Hot pursuit of terror fundsPakistan
ON Aug 28, a letter was received at the State Bank from a sector commander of the Rangers in Karachi asking for specific account details and transaction history of four individuals. The letter was addressed to the director of the Banking Policy and Regulatory Department of the State Bank, asking him to “please circulate to all the financial institutions as well as foreign banks operating in Pakistan to provide the following information in respect of the following individuals”.
The information being asked for was incredibly detailed, including copies of account opening forms “even if closed”, all persons authorised to operate the accounts in question, signature specimen cards, and account statements “from date of opening to date”.
“In addition to the above”, the letter continued, “please obtain information of any other accounts, deposits or lockers maintained by the above individuals or to his/her business concerns with details of security offered including family members. In case any banking facility has been granted to a third person/firm against the deposit or guarantee of the above individuals, details of such facilities showed [sic] also be obtained and advised.”
The individuals listed were Dr Asim Hussain, Mr Shoaib Warsi (deputy managing director of SSGC), Mr Zohair Siddiqui (former managing director SSGC), and Mr Kamran Ihsan Nagi (general manager Project and Construction, SSGC).
Each of them was picked up in a series of raids that followed the arrest of Dr Asim Hussain. A number of others were also picked up in those raids, including Amin Rajput, the chief financial officer of SSGC, and Dr Yusuf Sattar, the deputy managing director of Ziauddin Hospital North Nazimabad.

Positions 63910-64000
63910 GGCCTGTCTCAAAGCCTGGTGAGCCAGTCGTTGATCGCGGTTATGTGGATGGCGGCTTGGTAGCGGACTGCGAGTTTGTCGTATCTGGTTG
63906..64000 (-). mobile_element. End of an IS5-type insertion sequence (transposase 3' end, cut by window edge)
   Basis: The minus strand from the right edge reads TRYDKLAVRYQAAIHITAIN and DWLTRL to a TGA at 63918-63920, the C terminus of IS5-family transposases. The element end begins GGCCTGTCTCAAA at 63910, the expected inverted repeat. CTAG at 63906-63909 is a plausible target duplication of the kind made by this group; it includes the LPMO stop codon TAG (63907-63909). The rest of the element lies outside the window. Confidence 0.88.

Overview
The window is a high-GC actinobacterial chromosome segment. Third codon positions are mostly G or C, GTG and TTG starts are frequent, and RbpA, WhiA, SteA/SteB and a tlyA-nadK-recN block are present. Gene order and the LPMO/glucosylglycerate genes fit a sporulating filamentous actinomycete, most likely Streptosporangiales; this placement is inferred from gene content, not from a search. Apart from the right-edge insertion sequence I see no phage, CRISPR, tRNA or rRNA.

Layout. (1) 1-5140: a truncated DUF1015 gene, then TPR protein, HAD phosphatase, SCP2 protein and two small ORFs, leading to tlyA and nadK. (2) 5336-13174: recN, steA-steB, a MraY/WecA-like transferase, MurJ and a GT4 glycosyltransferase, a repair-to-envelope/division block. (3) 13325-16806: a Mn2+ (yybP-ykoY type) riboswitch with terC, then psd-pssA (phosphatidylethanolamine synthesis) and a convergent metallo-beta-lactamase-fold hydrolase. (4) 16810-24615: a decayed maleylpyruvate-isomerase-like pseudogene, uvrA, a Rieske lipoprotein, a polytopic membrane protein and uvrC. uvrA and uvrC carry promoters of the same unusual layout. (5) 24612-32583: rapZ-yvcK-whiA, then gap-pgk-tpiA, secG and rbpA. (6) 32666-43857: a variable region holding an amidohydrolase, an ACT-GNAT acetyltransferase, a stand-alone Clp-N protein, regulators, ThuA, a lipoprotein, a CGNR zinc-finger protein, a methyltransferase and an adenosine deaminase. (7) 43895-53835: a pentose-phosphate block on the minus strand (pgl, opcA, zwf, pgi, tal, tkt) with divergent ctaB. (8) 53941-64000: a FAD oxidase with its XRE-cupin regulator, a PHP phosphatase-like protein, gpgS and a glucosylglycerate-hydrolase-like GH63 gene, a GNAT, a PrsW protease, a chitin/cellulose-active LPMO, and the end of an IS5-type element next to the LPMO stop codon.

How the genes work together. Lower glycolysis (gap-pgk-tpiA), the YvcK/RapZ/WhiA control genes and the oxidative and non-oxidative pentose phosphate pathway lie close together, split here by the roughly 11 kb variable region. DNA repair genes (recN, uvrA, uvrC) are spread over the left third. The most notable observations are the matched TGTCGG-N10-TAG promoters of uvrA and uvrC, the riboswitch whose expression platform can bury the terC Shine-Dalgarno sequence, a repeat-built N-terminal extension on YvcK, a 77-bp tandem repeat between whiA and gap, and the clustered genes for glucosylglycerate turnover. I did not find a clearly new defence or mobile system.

The letter from the Rangers made no mention of Rajput and Sattar, suggesting their personal financial affairs were not being scrutinised at this stage. One of the four listed in the letter, Nagi, was later released from Rangers custody on the night of Sept 11, although it’s not clear whether the investigation against him continues or has been dropped.
Nevertheless, on Sept 3, five working days from receiving the letter, the Banking Policy and Regulatory Department issued a confidential circular to presidents and CEOs of all banks and DFIs. The circular simply said: “Please find enclosed a copy of letter dated Aug 27, 2015 received from Pakistan Rangers regarding supply of information/documents for your immediate attention to be dealt with under the relevant laws.”
Notice the circular does not ask banks to act on the letter from the Rangers. It only says the letter must “be dealt with under the relevant laws”. This ambiguity is in contrast to the language of other circulars issued by the same department. What is the right way to deal with the request contained in the letter? And what are those “relevant laws”? Nobody from the world of banking and law can pinpoint, although the consensus is that the regulator indeed has the power to entertain, and act upon, the request from the Rangers.